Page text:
GroupMe just celebrated its one year anniversary, and founders Steve Martocci and Jared Hecht certainly had something to smile about. A deal in the works for months was just completed, with global VOIP giant Skype acquiring GroupMe for an undisclosed price north of $50 million.
The two co-founders have scored positions at Microsoft but will run the company from New York. And while GroupMe will remain independent, it is likely to become core to Skype’s efforts in mobile, SMS and social. Skype’s over 560 million global users will certainly do a lot to boost GroupMe’s profile and user network if the two companies are deeply integrated.
Betabeat doesn’t have an exact figure, but two sources close to the deal confirmed it was more than $50 million and less than $100 million, which would make it a pretty sweet exit for a start-up that built version one at a 24-hour hackathon, has raised $11.5 million to date, and still has a lot of cash left in the back from their series B. We heard $75 million from one source and All Things D is reporting $85 million. Mike Arrington reports its $43 million right now, going as high as $68 million if the company achieves its earn outs over the next few years.
At any rate, it’s the first big exit for several investors including Thrive Capital, Lerer Ventures and angel investor David Tisch; and you might say the first big start-up exit for New York in the current wave of lightweight, social media/web 2.0 companies.
“… Not just a big win for GroupMe and our amazing investors, but also for New York City. As part of the deal, GroupMe will remain in New York, team intact, working on our standalone application. The major difference will be that we will now have access to Skype’s 175 million monthly connected users. 175 million people. That’s a very big deal,” GroupMe writes on its blog.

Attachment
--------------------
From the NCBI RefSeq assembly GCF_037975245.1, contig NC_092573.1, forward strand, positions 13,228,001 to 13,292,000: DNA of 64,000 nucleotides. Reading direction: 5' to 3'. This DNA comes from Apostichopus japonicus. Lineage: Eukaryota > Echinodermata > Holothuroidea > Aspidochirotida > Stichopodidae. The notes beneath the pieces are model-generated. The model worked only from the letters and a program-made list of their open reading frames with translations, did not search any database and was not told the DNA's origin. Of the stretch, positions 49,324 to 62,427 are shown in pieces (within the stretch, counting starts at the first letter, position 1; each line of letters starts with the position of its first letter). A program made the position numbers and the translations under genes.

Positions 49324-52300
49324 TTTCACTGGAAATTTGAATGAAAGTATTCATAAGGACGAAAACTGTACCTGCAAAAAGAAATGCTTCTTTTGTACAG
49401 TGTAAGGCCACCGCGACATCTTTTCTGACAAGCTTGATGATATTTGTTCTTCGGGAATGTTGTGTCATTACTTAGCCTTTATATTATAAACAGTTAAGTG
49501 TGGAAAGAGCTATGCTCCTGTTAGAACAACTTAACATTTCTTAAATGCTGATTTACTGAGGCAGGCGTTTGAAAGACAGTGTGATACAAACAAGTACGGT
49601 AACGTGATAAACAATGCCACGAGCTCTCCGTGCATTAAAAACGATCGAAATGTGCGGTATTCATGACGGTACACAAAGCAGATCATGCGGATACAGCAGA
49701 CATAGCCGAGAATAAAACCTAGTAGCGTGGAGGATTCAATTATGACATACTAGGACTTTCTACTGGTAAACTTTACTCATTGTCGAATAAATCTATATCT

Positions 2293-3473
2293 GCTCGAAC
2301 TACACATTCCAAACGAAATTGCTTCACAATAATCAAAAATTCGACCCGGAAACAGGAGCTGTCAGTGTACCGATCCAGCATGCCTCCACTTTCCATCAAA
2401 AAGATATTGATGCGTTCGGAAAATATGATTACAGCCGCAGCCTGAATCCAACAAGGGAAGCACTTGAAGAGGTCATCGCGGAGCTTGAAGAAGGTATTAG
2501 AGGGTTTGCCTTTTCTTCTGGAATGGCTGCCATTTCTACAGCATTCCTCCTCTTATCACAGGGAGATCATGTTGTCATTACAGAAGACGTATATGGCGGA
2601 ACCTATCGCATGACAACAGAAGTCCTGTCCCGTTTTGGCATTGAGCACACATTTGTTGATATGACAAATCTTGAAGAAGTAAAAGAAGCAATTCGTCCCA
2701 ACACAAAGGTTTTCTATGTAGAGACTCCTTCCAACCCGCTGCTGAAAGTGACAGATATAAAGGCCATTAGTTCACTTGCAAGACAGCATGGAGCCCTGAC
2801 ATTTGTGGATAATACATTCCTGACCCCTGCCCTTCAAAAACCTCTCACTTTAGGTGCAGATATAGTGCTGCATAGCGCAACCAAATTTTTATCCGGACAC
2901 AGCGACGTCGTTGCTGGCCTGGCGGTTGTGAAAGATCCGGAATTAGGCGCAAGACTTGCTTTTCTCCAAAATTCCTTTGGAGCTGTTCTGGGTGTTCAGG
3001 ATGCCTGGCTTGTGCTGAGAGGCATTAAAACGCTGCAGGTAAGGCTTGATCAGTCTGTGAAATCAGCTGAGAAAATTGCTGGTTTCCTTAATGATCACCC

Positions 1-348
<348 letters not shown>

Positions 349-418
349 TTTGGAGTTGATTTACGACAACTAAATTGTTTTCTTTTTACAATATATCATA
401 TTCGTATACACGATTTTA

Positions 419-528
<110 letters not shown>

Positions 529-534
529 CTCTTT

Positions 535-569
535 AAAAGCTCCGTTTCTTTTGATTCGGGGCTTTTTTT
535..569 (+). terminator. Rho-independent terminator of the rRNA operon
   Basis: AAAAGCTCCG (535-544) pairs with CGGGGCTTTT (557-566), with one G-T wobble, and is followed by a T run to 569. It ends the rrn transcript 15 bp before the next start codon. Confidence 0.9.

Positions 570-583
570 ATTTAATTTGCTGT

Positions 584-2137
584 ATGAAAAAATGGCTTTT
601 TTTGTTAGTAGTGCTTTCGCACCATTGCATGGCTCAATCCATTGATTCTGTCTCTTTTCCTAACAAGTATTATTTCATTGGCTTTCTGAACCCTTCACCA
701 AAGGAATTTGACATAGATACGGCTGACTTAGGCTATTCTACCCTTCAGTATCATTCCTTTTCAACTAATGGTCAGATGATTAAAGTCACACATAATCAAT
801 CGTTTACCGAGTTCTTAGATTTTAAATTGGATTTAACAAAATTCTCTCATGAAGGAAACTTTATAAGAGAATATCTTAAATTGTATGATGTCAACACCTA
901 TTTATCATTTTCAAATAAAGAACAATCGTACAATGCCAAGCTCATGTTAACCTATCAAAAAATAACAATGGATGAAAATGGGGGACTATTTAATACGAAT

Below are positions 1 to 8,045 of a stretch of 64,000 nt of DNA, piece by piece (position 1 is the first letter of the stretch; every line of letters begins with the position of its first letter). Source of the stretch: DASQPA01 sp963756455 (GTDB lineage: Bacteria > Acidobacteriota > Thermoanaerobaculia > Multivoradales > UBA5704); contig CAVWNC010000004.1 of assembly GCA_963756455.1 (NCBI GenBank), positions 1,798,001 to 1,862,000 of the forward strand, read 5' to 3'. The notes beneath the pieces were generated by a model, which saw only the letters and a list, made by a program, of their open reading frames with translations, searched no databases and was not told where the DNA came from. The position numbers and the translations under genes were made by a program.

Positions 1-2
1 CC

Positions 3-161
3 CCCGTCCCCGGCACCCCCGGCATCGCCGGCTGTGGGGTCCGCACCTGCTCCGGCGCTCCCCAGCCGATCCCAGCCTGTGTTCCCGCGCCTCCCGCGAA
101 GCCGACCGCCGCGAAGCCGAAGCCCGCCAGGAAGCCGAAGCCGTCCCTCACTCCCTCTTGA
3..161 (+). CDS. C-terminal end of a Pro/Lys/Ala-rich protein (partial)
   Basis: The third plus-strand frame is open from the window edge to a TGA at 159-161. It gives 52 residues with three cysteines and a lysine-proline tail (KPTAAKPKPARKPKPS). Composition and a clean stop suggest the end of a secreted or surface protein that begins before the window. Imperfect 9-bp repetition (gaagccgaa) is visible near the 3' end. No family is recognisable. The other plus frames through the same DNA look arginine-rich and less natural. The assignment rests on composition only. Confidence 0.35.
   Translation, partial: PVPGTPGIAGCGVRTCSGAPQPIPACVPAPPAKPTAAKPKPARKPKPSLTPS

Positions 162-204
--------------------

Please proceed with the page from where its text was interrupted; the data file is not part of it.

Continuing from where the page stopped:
Net worth-nitpicking aside, this is a huge win for a company that many questioned. Being born at TechCrunch Disrupt and having a ton of hype before any revenue led to a lot of carping. Group texting is a crowded space and a feature that isn’t very difficult to build into the core of Android or iOS. But GroupMe’s product was strong, their iterations were fast and their savvy clearly extended to the mobile space as a whole. Skype arguably picked the best of breed to help it conquer the mobile market when it decided to buy the start-up, which had originally approached them about potential commercial partnerships.
GroupMe’s 20 employees are all staying at the start-up, GroupMe says. Mr. Martocci and Mr. Hecht will get Microsoft titles, which were described by one source as “big jobs”, although the specific words in those titles are yet to be decided.
It’s not been announced whether developer Pat Nakajima, the third employee at GroupMe, will retain his business card title “Boy Wonder”; however it has been speculated that his compensation was denominated in signed Taylor Swift CDs.
The GroupMe team celebrated the acquisition Sunday at its Flatiron office with a bottle of Johnny Walker Blue.